This opinion will be unpublished and
may not be cited except as provided by
Minn. Stat. § 480A.08, subd. 3 (2000).
STATE OF MINNESOTA
IN COURT OF APPEALS
State of Minnesota,
Lyle Edward Keehn,
Filed January 29, 2001
Kandiyohi County District Court
File No. K3991315
Mike Hatch, Attorney General, Robert A. Stanich, Assistant Attorney General, 525 Park Street, Suite 150, St. Paul, MN 55103; and
Boyd A. Beccue, Kandiyohi County Attorney, 316 S.W. 4th Street, Willmar, MN 56201 (for respondent)
John M. Stuart, State Pubic Defender, Susan K. Maki, Assistant Public Defender, 2829 University Avenue SE, Minneapolis, MN 55414-3230 (for appellant)
Considered and decided by Willis, Presiding Judge, Crippen, Judge, and Anderson, Judge.
G. BARRY ANDERSON, Judge.
Appellant challenges his conviction of violating an order for protection, arguing that the evidence was insufficient to support the conviction. We affirm.
Appellant and Cynthia Keehn were married in 1988 and divorced in 1995. Their only child, J.K., was born in 1989. On August 28, 1994, appellant beat Cynthia for several hours in J.K.’s presence and threatened to kill J.K. if he did not “shut up.” Cynthia took J.K. to live in a shelter and had an order for protection (OFP) issued, barring appellant from having any contact with J.K. or Cynthia and requiring that appellant stay at least one-half mile away from their residence. The order was still in effect on September 12, 1999.
On September 12, 1999, J.K. was playing outside his home in New London, Minnesota, when he saw appellant in the passenger seat of a pickup truck passing in front of J.K.’s house. J.K. alerted his mother, who called the police.
On October 6, 1999, appellant was charged with one count of violating an OFP in violation of Minn. Stat. § 518B.01, subd. 14(d)(1) (1998); one count of harassing conduct in violation of Minn. Stat. § 609.749, subd. 5 (1998); and one count of criminal contempt of court in violation of Minn. Stat. § 588.20, subd. 2(4) (1998).
At trial, J.K. testified that just before noon on September 12, 1999, he was playing with a friend in the cul-de-sac outside his home. A pale blue Chevrolet pickup truck approached J.K.’s home and turned around in front of the driveway. As the truck was turning around, J.K. recognized appellant in the passenger seat. J.K. noticed that appellant was smoking a cigarette and slouching down in his seat, apparently so J.K. would not see him.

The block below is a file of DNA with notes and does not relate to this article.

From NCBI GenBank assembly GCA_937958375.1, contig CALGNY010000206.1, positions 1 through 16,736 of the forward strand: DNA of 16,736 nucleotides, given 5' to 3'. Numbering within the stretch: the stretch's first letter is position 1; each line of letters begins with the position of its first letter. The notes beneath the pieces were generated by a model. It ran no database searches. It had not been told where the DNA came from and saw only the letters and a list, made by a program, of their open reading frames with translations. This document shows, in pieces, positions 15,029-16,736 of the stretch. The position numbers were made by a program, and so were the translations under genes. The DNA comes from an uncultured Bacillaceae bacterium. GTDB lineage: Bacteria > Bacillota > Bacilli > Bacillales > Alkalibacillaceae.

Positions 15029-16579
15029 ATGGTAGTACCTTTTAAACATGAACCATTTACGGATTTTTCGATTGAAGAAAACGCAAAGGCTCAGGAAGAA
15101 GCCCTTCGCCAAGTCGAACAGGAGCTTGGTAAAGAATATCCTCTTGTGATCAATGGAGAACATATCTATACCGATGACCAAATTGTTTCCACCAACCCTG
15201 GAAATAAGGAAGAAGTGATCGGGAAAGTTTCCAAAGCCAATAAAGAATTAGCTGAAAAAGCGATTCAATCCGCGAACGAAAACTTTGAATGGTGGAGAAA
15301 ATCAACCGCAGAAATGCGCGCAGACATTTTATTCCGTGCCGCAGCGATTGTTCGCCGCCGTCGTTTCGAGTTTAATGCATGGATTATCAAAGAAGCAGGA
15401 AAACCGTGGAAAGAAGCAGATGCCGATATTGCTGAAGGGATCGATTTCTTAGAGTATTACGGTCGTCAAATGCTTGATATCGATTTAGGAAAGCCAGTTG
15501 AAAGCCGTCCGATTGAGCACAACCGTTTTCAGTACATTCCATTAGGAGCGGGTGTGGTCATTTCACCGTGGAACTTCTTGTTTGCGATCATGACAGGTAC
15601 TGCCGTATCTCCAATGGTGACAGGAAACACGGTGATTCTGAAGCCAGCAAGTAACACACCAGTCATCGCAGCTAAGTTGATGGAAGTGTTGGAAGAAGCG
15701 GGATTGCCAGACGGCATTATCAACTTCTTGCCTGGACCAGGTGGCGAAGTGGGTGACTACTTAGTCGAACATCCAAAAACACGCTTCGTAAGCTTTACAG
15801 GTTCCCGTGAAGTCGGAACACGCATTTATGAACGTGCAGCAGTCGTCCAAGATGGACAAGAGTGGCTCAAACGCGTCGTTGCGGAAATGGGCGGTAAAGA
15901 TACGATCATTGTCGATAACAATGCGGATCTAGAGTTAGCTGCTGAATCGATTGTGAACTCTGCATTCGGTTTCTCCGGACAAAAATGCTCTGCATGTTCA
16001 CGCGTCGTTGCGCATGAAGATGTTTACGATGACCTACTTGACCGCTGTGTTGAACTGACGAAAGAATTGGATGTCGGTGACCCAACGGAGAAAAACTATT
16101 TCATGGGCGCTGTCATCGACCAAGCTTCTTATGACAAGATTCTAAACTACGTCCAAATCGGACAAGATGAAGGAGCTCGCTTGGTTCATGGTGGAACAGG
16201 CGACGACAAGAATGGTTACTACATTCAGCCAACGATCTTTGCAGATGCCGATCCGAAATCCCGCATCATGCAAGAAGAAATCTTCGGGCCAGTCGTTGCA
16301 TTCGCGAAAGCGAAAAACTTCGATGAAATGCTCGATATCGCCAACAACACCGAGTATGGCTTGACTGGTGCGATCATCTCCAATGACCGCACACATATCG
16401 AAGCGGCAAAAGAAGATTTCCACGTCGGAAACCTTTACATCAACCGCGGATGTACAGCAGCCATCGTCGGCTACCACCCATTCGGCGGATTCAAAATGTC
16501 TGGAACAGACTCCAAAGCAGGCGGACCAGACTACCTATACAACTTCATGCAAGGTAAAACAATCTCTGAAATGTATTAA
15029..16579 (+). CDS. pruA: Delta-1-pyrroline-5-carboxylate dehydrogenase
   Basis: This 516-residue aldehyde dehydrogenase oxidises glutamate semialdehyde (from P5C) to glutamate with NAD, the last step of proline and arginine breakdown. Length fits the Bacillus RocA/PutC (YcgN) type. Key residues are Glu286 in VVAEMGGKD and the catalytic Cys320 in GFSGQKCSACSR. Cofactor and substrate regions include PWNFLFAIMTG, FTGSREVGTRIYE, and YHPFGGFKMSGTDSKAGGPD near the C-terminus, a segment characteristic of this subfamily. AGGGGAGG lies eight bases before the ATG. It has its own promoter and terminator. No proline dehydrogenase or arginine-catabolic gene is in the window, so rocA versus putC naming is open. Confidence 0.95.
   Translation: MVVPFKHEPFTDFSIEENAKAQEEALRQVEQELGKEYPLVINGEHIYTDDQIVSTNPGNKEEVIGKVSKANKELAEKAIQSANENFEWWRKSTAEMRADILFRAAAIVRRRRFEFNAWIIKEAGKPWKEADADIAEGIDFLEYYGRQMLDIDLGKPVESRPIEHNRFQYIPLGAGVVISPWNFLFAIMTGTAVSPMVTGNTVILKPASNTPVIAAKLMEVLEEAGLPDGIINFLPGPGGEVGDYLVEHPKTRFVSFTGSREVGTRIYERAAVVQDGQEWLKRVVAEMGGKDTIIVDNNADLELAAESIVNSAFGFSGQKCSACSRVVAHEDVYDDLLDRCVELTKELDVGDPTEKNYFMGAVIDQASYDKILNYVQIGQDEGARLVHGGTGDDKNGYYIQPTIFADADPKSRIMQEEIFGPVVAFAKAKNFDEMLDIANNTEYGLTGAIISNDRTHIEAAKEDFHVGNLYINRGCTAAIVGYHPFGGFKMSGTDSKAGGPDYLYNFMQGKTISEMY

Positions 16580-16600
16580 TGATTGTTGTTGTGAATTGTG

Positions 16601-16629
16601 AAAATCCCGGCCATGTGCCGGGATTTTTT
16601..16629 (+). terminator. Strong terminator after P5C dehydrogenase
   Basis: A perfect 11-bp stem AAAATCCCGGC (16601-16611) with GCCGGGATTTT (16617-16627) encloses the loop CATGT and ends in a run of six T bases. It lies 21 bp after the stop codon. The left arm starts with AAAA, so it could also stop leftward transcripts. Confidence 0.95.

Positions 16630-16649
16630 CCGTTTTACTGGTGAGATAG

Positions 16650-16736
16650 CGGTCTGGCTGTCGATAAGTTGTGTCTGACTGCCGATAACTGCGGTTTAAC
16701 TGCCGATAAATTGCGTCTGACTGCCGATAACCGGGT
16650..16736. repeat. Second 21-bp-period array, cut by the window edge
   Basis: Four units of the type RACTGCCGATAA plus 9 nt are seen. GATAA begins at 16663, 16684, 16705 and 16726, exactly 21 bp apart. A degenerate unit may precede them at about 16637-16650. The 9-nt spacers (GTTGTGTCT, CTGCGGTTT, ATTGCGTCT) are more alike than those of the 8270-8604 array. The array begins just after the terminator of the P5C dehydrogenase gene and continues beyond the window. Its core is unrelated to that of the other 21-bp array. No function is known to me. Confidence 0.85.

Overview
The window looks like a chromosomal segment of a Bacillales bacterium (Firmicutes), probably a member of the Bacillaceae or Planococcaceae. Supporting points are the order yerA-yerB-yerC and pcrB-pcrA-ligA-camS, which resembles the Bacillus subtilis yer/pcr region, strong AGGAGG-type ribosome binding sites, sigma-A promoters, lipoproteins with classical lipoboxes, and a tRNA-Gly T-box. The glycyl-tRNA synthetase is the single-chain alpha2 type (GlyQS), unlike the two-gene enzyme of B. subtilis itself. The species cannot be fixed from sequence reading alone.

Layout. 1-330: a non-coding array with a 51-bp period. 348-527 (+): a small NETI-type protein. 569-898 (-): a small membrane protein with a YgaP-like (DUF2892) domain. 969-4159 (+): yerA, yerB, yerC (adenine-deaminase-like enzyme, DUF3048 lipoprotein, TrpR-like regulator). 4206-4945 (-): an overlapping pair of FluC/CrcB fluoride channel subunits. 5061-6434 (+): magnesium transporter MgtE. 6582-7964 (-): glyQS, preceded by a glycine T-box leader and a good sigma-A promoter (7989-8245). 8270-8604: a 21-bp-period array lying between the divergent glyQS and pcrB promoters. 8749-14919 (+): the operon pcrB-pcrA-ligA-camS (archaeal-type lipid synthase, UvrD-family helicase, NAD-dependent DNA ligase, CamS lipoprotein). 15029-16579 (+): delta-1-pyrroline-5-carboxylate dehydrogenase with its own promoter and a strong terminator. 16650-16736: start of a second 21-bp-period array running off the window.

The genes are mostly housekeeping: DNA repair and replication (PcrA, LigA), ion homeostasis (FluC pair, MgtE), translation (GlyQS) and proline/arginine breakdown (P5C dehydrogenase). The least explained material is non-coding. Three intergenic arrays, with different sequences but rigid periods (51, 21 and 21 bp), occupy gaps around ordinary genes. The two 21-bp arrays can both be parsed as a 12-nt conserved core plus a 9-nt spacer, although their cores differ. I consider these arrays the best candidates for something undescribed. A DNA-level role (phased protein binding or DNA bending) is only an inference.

James Radabaugh, a Kandiyohi County deputy sheriff, investigated the alleged OFP violation. Radabaugh testified to repeatedly asking J.K. whether he might be mistaken about the identity of the passenger in the pickup truck, and J.K. assured the deputy he was not. Radabaugh stated that J.K. was quick to answer his questions and that J.K. showed none of the hesitancy that often characterizes the responses young people give to the police. Radabaugh also testified that the distance from the residence to the cul-de-sac is no more than 150 yards, far less than the one-half mile limit in the OFP.
At trial, appellant presented an alibi defense, but did not testify. Appellant attempted to establish that on September 12, 1999, he was not in New London, but was working on a farm in Ramsey, Minnesota. He maintained that while he did have access, in September 1999, to a blue Chevrolet pickup similar to the one J.K. saw, the truck in question was inoperative at the time. Appellant also claimed that J.K.’s mother had contributed to J.K.’s perception that appellant was the passenger in the truck by instilling a fear of appellant in J.K.
Charlotte Mahoney, a friend of appellant’s, testified that appellant was living with her in Danube, Minnesota, between 1998 and 2000 and that during that time appellant regularly traveled to his job in Ramsey. Mahoney testified that in September 1999 she owned an inoperative light blue Chevrolet pickup truck similar to the truck J.K. claimed he saw in the cul-de-sac on September 12, 1999. Appellant used this truck when it was working. But Mahoney testified that the truck never left her front yard in September 1999. The captain of the Danube police department corroborated Mahoney’s testimony concerning the inoperative blue pickup truck.
Mahoney testified that her household date book showed that appellant was in Ramsey between September 6 and September 14. On cross-examination, Mahoney acknowledged that although she telephoned appellant in Ramsey at least twice between September 6 and September 14, she had not been in direct contact with him on September 12. Bruce Bacon, the owner of the farm in Ramsey, testified that appellant was working on the farm in the fall of 1999. But Bacon also testified that he did not have any direct contact with appellant on September 12, 1999.